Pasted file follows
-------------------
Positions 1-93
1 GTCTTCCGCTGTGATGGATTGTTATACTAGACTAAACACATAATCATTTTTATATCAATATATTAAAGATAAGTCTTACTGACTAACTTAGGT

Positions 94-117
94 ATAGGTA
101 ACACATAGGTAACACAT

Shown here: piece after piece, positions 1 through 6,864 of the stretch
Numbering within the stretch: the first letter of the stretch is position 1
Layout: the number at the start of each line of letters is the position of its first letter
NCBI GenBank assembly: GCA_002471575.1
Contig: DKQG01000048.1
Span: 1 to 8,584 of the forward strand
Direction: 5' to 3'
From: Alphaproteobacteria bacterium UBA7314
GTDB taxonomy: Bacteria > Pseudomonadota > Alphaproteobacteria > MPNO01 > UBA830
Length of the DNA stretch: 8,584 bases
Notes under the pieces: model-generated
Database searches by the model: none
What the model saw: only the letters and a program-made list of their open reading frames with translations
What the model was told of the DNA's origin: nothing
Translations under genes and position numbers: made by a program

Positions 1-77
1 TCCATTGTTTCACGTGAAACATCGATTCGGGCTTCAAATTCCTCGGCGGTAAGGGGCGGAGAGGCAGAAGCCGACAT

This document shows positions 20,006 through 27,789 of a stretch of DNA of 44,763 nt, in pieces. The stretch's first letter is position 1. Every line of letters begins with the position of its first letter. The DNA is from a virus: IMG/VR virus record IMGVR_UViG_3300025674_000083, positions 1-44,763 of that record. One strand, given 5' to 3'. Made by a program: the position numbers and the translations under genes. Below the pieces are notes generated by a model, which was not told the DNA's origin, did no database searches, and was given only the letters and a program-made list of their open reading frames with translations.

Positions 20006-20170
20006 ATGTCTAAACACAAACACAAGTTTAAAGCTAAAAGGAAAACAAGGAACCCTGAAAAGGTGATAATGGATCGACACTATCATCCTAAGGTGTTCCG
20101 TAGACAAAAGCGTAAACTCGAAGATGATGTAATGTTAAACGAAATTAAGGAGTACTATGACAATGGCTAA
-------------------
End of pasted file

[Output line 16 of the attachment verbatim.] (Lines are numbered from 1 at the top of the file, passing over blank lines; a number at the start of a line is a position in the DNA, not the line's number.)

Notes under the pieces: model-generated